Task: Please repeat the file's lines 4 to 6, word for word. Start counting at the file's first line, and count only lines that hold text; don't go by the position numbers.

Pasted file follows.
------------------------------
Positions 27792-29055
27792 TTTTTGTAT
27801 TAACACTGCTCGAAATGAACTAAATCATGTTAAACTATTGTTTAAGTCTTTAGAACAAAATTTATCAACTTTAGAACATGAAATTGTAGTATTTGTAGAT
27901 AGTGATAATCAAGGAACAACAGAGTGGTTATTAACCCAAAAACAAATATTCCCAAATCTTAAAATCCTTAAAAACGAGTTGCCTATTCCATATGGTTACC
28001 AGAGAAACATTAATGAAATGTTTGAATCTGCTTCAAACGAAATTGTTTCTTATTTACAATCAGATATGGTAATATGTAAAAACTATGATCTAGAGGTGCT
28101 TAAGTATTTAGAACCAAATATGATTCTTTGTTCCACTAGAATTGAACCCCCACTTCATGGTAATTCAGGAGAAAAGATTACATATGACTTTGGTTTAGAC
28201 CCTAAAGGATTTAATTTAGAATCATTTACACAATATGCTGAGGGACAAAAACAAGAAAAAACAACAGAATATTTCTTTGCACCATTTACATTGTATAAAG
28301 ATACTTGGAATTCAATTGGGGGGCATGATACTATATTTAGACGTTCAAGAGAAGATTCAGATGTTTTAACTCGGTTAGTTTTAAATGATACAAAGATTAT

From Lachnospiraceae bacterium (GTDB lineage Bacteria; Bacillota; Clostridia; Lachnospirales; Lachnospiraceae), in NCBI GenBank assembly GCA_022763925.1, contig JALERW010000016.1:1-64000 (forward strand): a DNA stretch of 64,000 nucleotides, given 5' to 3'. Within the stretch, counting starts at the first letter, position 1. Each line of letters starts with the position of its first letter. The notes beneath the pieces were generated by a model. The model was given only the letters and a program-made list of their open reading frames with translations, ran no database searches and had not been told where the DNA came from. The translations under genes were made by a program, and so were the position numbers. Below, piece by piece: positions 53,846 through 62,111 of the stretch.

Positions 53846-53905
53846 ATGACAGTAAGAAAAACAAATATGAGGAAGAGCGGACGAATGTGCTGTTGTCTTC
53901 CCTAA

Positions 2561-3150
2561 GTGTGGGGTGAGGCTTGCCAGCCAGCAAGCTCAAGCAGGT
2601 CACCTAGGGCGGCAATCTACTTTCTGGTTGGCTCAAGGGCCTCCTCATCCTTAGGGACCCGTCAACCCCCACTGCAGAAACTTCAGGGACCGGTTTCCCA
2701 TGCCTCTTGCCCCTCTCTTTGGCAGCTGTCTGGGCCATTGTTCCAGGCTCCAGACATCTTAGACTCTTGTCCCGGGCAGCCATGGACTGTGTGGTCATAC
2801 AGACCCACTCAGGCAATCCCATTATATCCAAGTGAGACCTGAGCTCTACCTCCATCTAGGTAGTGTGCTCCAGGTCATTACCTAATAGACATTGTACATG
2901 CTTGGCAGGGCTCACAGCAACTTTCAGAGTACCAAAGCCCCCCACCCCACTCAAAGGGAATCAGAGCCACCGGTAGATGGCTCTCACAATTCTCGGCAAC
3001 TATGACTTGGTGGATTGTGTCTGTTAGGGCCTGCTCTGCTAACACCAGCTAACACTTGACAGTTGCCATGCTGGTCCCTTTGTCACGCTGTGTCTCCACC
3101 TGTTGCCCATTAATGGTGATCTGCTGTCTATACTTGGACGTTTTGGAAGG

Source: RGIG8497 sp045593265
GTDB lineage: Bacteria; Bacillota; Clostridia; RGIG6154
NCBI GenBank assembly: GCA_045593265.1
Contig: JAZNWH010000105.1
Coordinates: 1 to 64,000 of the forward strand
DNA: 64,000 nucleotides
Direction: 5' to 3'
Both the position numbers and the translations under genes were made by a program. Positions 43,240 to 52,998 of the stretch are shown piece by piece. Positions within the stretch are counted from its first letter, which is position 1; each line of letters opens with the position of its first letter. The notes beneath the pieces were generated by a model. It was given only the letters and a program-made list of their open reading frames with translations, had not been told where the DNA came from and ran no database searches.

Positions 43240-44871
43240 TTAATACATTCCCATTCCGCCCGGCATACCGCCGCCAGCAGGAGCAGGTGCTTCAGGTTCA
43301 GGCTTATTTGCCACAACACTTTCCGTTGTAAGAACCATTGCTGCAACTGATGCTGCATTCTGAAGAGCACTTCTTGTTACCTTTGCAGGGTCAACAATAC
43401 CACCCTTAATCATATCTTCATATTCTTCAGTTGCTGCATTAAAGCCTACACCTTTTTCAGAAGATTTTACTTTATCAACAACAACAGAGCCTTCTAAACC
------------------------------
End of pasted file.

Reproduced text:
27901 AGTGATAATCAAGGAACAACAGAGTGGTTATTAACCCAAAAACAAATATTCCCAAATCTTAAAATCCTTAAAAACGAGTTGCCTATTCCATATGGTTACC
28001 AGAGAAACATTAATGAAATGTTTGAATCTGCTTCAAACGAAATTGTTTCTTATTTACAATCAGATATGGTAATATGTAAAAACTATGATCTAGAGGTGCT
28101 TAAGTATTTAGAACCAAATATGATTCTTTGTTCCACTAGAATTGAACCCCCACTTCATGGTAATTCAGGAGAAAAGATTACATATGACTTTGGTTTAGAC